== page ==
Where did Old Tom Morris, the world's first golf pro, give lessons in the 1860s?
#63220. Asked by piscesgoddess. (Mar 08 06 1:51 AM)
In 1851, Morris moved to Prestwick as greenkeeper; the same year, his son, the great Young Tom Morris, was born. He helped to set up the Open and finished second to Willie Park in the inaugural event of 1860. Indeed Morris competed in every Open until 1896 and was a 4 times winner. He returned to St Andrews in 1865 as greenkeeper and later professional. |
Morris was associated with St Andrews until his death in 1908. In fact, he died a few months after sustaining injuries from falling down the stairs at the clubhouse. A measure of his popularity is that his funeral was attended by hundreds of admirers. In recognition of his service, the R&A has hung his portrait on permanent display in it's clubhouse.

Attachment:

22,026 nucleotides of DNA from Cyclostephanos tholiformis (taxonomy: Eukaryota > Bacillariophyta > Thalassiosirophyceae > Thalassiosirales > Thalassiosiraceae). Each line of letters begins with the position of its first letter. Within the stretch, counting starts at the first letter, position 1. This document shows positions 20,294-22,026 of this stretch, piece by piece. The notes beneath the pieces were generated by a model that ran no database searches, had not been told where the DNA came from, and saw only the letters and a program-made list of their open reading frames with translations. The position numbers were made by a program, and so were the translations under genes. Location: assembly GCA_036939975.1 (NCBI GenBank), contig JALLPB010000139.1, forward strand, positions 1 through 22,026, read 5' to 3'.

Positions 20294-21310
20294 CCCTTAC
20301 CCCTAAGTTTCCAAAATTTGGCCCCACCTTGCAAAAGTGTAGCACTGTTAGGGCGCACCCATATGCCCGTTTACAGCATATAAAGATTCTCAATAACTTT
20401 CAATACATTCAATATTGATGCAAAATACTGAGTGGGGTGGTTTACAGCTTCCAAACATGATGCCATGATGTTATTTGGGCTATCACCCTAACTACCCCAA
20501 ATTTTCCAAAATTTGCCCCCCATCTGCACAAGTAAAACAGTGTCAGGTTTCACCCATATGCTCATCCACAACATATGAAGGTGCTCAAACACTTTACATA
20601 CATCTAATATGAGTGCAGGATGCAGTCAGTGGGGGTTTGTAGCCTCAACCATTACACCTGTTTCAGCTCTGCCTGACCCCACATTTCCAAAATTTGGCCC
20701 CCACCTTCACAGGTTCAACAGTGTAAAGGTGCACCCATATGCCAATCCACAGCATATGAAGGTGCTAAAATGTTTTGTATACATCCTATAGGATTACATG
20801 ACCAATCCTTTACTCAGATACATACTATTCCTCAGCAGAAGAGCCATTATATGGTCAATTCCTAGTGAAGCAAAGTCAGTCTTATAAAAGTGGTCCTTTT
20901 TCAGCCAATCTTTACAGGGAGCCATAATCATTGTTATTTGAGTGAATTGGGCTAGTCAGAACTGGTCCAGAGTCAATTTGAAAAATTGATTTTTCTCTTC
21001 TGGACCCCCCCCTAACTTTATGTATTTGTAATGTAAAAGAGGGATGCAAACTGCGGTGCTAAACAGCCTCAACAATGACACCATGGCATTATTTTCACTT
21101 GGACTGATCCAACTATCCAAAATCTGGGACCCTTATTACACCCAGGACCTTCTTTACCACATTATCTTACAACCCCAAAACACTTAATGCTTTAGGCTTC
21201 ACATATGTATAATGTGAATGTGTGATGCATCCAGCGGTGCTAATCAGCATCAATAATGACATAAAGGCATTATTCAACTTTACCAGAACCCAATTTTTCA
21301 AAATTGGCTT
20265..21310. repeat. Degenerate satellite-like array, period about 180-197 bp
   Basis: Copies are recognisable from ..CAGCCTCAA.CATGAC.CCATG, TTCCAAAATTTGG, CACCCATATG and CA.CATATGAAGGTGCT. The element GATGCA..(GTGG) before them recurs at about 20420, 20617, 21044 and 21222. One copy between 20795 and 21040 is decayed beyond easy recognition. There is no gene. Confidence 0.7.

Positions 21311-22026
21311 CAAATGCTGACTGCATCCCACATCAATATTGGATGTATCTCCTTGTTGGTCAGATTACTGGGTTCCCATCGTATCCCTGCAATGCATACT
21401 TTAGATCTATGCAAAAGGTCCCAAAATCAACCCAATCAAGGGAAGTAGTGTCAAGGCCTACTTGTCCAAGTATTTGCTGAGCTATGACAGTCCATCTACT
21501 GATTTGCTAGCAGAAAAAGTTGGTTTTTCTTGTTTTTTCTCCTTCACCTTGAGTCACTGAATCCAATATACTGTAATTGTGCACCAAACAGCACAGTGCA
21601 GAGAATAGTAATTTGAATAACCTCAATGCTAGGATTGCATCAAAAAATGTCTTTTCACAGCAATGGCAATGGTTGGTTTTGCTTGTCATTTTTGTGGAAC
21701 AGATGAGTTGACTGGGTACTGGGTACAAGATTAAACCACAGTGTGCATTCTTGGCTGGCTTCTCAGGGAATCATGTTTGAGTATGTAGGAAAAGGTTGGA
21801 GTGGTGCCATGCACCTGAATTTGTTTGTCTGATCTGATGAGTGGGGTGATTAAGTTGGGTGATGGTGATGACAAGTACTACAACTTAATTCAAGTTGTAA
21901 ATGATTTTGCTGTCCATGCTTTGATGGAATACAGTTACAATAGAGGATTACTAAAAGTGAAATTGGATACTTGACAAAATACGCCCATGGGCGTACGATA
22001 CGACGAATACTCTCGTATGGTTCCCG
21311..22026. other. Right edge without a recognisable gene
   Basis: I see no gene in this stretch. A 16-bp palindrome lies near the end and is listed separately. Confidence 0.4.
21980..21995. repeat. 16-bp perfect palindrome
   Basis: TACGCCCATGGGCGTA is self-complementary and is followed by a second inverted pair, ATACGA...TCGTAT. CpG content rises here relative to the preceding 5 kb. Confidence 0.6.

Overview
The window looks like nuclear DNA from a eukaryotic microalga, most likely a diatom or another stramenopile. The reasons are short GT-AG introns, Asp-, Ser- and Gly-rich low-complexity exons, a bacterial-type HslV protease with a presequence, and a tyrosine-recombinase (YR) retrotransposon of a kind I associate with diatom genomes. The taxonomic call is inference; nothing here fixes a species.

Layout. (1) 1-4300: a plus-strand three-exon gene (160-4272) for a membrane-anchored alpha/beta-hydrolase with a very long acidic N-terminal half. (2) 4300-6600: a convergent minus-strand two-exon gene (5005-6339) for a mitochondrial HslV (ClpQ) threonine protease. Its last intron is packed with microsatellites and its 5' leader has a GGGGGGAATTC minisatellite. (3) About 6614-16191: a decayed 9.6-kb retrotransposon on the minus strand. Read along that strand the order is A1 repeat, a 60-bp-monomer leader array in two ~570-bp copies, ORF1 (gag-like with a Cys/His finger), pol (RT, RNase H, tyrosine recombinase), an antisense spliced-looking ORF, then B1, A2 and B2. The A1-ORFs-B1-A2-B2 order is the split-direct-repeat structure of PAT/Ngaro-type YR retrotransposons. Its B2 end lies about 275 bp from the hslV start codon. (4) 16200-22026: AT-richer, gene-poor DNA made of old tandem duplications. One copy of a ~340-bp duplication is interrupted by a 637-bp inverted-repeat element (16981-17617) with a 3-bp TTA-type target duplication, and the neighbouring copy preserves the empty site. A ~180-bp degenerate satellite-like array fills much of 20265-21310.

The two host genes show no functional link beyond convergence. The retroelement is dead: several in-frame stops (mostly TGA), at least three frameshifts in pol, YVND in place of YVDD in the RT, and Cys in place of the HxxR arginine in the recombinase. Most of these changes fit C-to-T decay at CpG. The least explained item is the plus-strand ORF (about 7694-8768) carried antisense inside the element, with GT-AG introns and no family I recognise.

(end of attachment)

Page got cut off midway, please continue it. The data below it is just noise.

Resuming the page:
Some consider Allan Robertson the first golf pro.
He began his career as an apprentice feather ball maker with Allan Robertson with whom he worked for 12 years until 1849, when the new gutta ball took away their livelihood.
Not only did Morris work with Robertson (himself dubbed the "World's First Golf Professional"), but the two men also played in foursomes together (the main game at that time) and were never beaten from 1842 till Robertson's untimely death in 1859.
Allan Robertson (1815 - 1859) was a golf player, considered one of the first professional golfers. He was born in Saint Andrews, Scotland, the "home of golf".
In the mid 19th century golf was played by well off gentlemen as hand-crafted clubs and balls were expensive. Professionals made a living from playing for bets, caddying, ball and club making and tuition. Robertson was the most famous of these pros.
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